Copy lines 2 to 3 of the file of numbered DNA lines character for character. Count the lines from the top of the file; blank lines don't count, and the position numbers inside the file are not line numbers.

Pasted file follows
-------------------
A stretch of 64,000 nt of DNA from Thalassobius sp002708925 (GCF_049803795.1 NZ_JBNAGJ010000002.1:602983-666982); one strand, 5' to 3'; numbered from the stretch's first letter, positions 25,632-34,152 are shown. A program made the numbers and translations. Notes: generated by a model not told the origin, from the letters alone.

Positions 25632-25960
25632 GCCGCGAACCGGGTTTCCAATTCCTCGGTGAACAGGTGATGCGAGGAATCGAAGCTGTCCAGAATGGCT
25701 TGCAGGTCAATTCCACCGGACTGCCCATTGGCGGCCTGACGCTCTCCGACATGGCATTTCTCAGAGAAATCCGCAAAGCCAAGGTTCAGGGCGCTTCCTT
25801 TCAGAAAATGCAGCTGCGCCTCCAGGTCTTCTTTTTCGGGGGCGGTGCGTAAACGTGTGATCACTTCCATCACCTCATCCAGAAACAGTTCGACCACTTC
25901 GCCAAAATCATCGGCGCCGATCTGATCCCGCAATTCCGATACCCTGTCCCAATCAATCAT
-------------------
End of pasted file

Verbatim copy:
Positions 25632-25960
25632 GCCGCGAACCGGGTTTCCAATTCCTCGGTGAACAGGTGATGCGAGGAATCGAAGCTGTCCAGAATGGCT